Aug 18th - 3:20 pm
As the special election for Anthony Weiner’s former House seat comes down to last, sweaty summer days, two Republican city councilman offered differing endorsements.
Councilman Peter Koo, a Queens Republican, announced today he is backing Democratic Assemblyman David Weprin, a fellow Queens resident.
“When I first sought public office I made a commitment that government service will come before politics,” Koo said. I also vowed that I will put partisan politics aside and do what I feel is right for my community. Members of my party may disagree with this decision, however when I look into the mirror I know that in my heart I am making the right decision. I believe David Weprin is the better candidate, has a proven track record in delivering for the Asian community and will deliver for the residents of Queens and Brooklyn. Sometimes party politics demands too much, and it is important for my community and district that I support the best candidate for the job.”
Meanwhile, Councilman Eric Ulrich, who at one point was considered a possible contender for the seat and is seen as an up and comer in city politics, said he was backing fellow Republican Bob Turner.
“Bob Turner will fight to protect Social Security and Medicare for today’s seniors citizens, and to preserve it for members of my generation who will one day need it just as badly. Bob Turner is a life-long businessman who understands real-world economics and what must be done to grow this economy over the long run and will bring common sense back to Congress.”
Aug 18th - 3:06 pm
As a state panel on hydraulic fracturing convenes behind closed doors today, Environmental Advocates of New York is cheering the subpoenas brought on by Attorney General Eric Schneiderman.
As The Times reported earlier, the AG is expanding his investigation into whether the three largest natural gas companies accurately described their prospects for extracting natural gas in New York.
Environmental Advocates, whose executive director Rob Moore sits on the Department of Environmental Conservation’s hydrofracking panel, said in a statement that the subpoenas keep the gas industry “honest.”
“The gas industry has a long track record of playing fast and loose with the truth on everything from their safety records to the economic impacts of fracking. Environmental Advocates of New York applauds Attorney General Eric Schneiderman for taking these companies to task regarding how they report oil and gas reserves to investors, because he’s fighting to keep the gas industry honest and in doing so will protect our drinking water and communities from fracking’s documented dangers.”
The DEC is reviewing draft regulations and rules that could pave the way for limited high-volume fracking in New York. Business groups say the process can be done safely, and could prove to be a vehicle for economic development and job creation in the upstate region.
But with the controversy surrounding hydrofracking, it’s likely that the state will face multiple lawsuits over any regulatory implementation. And it remains to be seen how comfortable the Cuomo administration would be if Schneiderman, the state’s lawyer, to defended their position.
Aug 18th - 2:41 pm
I made a pilgrimage to the town of Patterson in the northeast corner of Putnam County yesterday to speak with Sen. Greg Ball about his hydrofracking tour in Pennsylvania last weekend with acclaimed “Glasland” filmmaker Josh Fox.
Ball, an outspoken conservative Republican, makes an unlikely ally for the anti-fracking set – particularly when the dominant view of his majority conference seems to be leaning in the pro direction, mostly due to the industry’s promise to bring thousands of jobs to economically depressed upstate.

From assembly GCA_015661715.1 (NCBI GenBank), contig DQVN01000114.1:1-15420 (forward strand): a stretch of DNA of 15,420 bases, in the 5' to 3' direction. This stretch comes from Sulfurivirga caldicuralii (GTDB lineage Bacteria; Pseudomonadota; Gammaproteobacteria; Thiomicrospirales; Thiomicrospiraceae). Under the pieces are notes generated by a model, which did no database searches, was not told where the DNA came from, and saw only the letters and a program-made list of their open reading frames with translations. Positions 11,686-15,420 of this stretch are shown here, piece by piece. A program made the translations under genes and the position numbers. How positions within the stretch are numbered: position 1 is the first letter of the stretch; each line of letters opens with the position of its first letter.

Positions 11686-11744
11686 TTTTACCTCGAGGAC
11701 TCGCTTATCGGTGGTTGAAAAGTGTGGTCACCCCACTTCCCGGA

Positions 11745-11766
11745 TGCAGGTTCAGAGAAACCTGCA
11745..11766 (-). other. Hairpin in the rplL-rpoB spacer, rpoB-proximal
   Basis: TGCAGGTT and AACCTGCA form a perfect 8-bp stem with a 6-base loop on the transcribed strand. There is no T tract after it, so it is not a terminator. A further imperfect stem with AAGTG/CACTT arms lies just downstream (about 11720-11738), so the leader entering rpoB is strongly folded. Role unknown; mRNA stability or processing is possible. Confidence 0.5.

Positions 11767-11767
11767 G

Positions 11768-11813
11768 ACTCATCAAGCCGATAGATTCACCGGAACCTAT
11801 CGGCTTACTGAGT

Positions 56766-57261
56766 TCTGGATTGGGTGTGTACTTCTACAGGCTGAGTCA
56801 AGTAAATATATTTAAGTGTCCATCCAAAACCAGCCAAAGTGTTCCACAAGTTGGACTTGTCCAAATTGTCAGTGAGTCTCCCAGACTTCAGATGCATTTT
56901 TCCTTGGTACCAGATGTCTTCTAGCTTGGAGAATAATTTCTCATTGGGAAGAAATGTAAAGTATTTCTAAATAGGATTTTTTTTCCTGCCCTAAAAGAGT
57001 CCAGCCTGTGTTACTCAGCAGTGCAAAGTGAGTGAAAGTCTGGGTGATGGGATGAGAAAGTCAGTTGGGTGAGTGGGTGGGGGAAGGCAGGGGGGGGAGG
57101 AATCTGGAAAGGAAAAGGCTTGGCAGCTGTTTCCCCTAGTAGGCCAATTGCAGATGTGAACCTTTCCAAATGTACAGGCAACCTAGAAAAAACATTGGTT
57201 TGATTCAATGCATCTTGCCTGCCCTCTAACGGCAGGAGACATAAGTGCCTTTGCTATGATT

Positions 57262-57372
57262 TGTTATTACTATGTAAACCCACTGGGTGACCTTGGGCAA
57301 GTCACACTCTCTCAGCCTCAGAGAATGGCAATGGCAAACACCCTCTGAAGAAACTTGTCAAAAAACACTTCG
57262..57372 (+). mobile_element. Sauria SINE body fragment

But Ball was pretty much appalled by what he saw in Pennsylvania. He told me about seeing contaminated farms and poisoned wells and speaking at length with property owners who have little hope of remediation or reimbursement by the drilling industry.
Ball said he supported a fracking moratorium when he was in the Assembly and could continue to do so now – if only the measure would be brought to the floor by his fellow Republicans.
(A moratorium passed in 2010 when the Democrats were running the show, but then the chamber changed hands in 2011 and the new GOP leadership declined to follow the Assembly Democrats’ lead before the Legislature left Albany this year).
Ball stressed that he’s not at the point where he favors a complete ban, but added:
“We are at a point where, if it comes down to taking the Pennsylvania version, I would just say: No thank you.”
“I think that New York State has to step up to the plate and say, ‘Look there must a safe way to do this. Let’s figure this out.’ But we can’t allow individual families, farmers and sportsmen to be hung out to dry. And that’s what happens.”
Ball “>has a lot of photos from his trip posted on his Web page. He received a rather threatening email (he provided me with a copy) from a contractor who threatened to sue him if he didn’t take the images down within 48 hours. (He didn’t).
The senator is holding a fracking hearing next Tuesday in Katonah Village. He announced today that every industry expert invited to testify has either declined to participate or backed out.
My full interview with Ball will air on CapTon this evening at 8 p.m. and then re-air at 11:30 p.m.
Aug 18th - 2:26 pm
As Senate Republicans seek to hold and expand their thin 32-30 majority, they’re pitching donors and voters on their fiscal housekeeping as a reason why they should stay in power.
In a news release posted on the recently buffed up Senate Republican Campaign Committee website, the GOP points to the $13 million in overspending by Senate Democrats, who spent a two-year term in the majority.
Meanwhile, Republicans say they’re on track to reduce spending by millions in their chamber by the end of the fiscal year.
Republicans also say they hacked hundreds of (most likely Democratic) jobs from the Senate payroll.
Like middle-class families across New York who are doing more with less to cope with a national economic recession, so are Senate Republicans.